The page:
In my continuing efforts to push the boundaries of silliness ever further I present to you: fantasy tobacco!
Smoking has never been so judicious!
Also called the “Third Eye Tobacco”, you must use a pipe to gain its benefits otherwise it doesn’t work. Go figure. Smoking duskbloom tobacco has a positive effect on problem-solving and overall thinking.
Effects: You gain advantage on intelligence skills checks for one hour.
Average price: 3cp for 12 uses
Air-dried in the long disused Best Forgotten massgrave, grave-cured tobacco is smoked mostly by the Vestige residents for its vaunted power of warding evil spirits, useful in this sad neighborhood. Outside of the Vestige few folks, except perhaps those with an intense superstitious inclination, feel the need to pay its steep cost.
Average price: 5sp for 12 uses
How it came to anyone to consider Mephitic Tobacco as a possible source of enjoyment is puzzling to say the least. You cannot call this an aroma, or even, an acquired taste. Even long time users (there’s a few of these knuckleheads around) acknowledge the sheer foulness of Mephitic Tobacco.
Average price: 2 sp for 12 uses
Owned by Old Mindy’s Crew
Fencer in the backroom.
Owned by Maffeo’s Unrepentants
Disreputable, even by Disgrace Ward standard.
Owned by the Sons of Arson
The most impressive fireplace in town.
Live girls (and some dead ones)
Owned by independent, pay tax to Bonemongers
Poporo the Necro-Pimp owns this nefarious joint.
Owned by independent, pays “tax” to Sons of Arson and Fetid Brigade
Rent rooms on second and third floor. Fourth floor is off-limit.
Owned by the Broken Wheel Syndicate
Best halfling brandy in town.
Owned by the Broken Wheel Syndicate
Changed hands a couple of months ago. Ex-owner forcefully ousted.
Owned by the Furniture Mishandling Club
Owned by independant, doesn’t seem to pay taxes to anyone
Inside the shell of a dragon turtle (big specimen). Neutral. Don’t wear gang colors.
Owned by Golden Râ, higher-up of the Church of Sempiternal Deprecation
Members only. Fat, greedy merchants talk business.
Owned by the 77 Red Dragons
Non-ghouls will feel some unease. At the very least.
“Watch your step”
Owned by independent, doesn’t seem to pay anyone
Drunk clients are often lowered by rope so they don’t break their neck falling from the 90 steps ladder.
Owned by independent, pays tax to the Northwall Creepers
Offers a service of “transportation” back home. Efficient if not very comfortable.
Owned by the Hidden Atrium Masks
Owned by the Hidden Atrium Masks
Managed by charming Madame Colombina. The most haut-de-gamme you can find in the district.
Owned by the Passage’s Middlemen
Surprisingly spacious once you’re in.
Owned by Fate’s Favorites
Have gambling tables. No cheating.
Owned by Fate’s Favorites
Good food, try the needlefish.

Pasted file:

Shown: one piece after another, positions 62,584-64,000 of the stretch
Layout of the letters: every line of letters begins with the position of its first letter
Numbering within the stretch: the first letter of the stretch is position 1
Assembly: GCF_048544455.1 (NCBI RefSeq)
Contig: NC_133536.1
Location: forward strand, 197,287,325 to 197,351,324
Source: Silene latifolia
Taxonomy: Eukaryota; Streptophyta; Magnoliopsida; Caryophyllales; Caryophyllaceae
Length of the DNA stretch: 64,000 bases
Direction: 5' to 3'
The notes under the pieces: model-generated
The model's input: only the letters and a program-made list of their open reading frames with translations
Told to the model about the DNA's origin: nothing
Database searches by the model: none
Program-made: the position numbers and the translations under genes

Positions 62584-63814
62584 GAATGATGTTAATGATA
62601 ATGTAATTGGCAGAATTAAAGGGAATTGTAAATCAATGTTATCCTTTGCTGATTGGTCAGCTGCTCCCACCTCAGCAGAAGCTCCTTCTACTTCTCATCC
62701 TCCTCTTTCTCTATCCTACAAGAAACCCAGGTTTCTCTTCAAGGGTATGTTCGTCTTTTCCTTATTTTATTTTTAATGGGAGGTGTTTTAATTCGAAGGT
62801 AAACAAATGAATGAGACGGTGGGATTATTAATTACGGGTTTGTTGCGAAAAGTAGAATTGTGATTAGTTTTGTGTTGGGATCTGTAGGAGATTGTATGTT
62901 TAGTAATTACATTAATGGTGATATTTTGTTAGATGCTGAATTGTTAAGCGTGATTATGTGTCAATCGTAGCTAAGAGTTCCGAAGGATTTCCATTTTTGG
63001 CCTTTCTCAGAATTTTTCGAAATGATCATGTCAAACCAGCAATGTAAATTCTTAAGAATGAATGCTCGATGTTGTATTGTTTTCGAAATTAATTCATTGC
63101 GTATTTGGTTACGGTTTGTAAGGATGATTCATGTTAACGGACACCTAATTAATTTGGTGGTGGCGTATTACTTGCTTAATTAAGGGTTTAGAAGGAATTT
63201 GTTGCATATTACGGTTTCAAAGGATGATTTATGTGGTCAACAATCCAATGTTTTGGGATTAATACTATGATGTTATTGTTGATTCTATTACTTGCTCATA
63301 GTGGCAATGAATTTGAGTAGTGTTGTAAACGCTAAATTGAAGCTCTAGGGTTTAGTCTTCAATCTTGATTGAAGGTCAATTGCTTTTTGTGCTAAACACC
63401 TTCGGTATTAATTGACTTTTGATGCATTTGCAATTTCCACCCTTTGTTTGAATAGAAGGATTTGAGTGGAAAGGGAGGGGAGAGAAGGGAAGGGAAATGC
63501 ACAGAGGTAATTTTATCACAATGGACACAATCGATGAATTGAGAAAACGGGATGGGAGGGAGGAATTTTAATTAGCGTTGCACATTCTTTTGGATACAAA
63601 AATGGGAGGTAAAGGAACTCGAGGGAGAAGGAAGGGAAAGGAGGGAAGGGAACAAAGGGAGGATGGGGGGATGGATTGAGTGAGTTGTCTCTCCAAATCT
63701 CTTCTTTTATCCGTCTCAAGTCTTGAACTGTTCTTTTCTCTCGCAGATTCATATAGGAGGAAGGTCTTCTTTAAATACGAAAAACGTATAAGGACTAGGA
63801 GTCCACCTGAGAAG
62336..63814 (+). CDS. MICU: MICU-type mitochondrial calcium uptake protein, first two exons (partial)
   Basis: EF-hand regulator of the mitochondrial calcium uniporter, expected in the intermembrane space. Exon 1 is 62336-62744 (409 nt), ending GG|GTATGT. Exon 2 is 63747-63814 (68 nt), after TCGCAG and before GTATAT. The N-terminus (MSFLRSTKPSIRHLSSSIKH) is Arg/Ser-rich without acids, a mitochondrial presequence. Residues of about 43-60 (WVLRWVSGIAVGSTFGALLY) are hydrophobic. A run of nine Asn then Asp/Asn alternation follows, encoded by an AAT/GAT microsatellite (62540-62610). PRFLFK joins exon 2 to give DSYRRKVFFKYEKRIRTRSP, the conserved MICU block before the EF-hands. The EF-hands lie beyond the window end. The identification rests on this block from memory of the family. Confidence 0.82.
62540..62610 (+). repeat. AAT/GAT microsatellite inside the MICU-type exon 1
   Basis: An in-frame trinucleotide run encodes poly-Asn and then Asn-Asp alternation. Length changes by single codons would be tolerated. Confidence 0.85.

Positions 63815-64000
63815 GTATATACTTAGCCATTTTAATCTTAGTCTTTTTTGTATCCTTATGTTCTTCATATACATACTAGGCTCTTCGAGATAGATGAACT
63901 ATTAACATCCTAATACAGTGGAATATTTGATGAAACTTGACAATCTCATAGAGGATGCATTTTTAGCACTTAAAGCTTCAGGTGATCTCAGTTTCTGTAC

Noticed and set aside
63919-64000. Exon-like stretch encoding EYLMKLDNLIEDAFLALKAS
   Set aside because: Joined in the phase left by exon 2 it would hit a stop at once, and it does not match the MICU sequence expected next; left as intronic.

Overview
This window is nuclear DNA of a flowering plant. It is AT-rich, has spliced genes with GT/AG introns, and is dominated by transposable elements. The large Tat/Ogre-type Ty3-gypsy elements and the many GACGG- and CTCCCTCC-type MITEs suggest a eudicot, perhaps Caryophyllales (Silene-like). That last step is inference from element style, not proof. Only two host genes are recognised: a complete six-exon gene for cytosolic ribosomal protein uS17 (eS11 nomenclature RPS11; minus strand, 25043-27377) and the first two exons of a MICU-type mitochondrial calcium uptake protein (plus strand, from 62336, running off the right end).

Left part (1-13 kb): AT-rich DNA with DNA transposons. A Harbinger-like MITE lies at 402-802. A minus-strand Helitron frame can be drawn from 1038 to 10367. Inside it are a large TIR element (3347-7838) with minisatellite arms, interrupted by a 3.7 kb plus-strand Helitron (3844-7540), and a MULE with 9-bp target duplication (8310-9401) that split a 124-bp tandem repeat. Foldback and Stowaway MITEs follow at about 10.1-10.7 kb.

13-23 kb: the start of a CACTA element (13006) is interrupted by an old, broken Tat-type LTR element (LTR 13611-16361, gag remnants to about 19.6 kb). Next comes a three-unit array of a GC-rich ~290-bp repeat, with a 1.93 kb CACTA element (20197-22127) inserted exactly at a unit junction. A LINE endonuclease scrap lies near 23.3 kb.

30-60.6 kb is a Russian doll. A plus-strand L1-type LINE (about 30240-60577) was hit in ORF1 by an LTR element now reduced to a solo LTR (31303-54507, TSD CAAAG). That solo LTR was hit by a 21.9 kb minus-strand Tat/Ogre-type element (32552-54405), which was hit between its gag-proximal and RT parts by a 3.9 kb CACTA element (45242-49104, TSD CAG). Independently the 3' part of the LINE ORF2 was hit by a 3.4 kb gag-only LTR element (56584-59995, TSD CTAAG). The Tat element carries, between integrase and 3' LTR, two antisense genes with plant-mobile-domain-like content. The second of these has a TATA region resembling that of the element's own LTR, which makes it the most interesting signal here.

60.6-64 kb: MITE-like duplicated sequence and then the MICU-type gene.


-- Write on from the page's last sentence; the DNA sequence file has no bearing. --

Owned by the Marfark Street Mumblers
Fighting pit. All kind of fights. Floor is one big red stain. Bloodthirsty crowd.
Perfection, of a kind, was what he was after,
And the poetry he invented was easy to understand;
He knew human folly like the back of his hand,
And was greatly interested in armies and fleets;
When he laughed, respectable senators burst with laughter,
And when he cried the little children died in the streets.
W.H Auden, Epitath on a Tyrant
When I first started thinking about S&T, I knew I wanted it to be political. I rapidly felt the need to have a kind of pendulum effect between two eras in the setting’s fake history: a strict authoritarian rule which would naturally be followed by a period of lawlessness and civil disarray. This leads me to some more (vague) thoughts:
The authoritarian rule I mentioned is in fact divided between three tyrants, one after another. I don’t yet feel the need (or I’m too lazy maybe) to be very precise about these characters as the actual play will be at a point further in time, but I have to create some modicum of lore about them. Could come in handy.
So here’s a list of quirks I can use to flesh out these tyrants. I’ll keep the fantasy stuff for another time. I didn’t invent anything new really, just stole eccentricities from a bunch of dead dudes (thank you Muammar Gaddafi, you’re malignant life helped my purpose).
The Tyrant has:
They’re street cleaners, removing offal, dejections, basically any organic waste. Sometimes they get a little less discriminatory about the unmoving quality of their sweepings.
That’s something I came up with while reading Jeff Vandermeer’s book:
What I’m stealing for my setting is only the cruder idea of the Gray Caps of Vandermeer, who aren’t even mushroom creatures as such, but are fuzzily described as smaller humanoids with a weird civilization based on advanced fungi technology.
The total creepiness and sinister threat of the Gray Caps I leave out, only because it won’t do thematically for my setting, but it was a very good read!
Far from the primeval forest of its youth, amidst the housings and the bustling urban activity, lives a strange creature: a cosmopolitan dryad. The most surprising thing? It chose to be there…
Of course, it could have had a better tree in the wild. But the crazyness of the crowd, the thousands of overheard tidbits of gossip, even the occasional surge of violence, this dryad loves it all!
Sometimes an unfolding event catch its fancy so much that it overcomes its usual shyness and asks a friendly-looking passerby about it. It rewards interesting information with some of its tree’s deliciously invigorating oranges.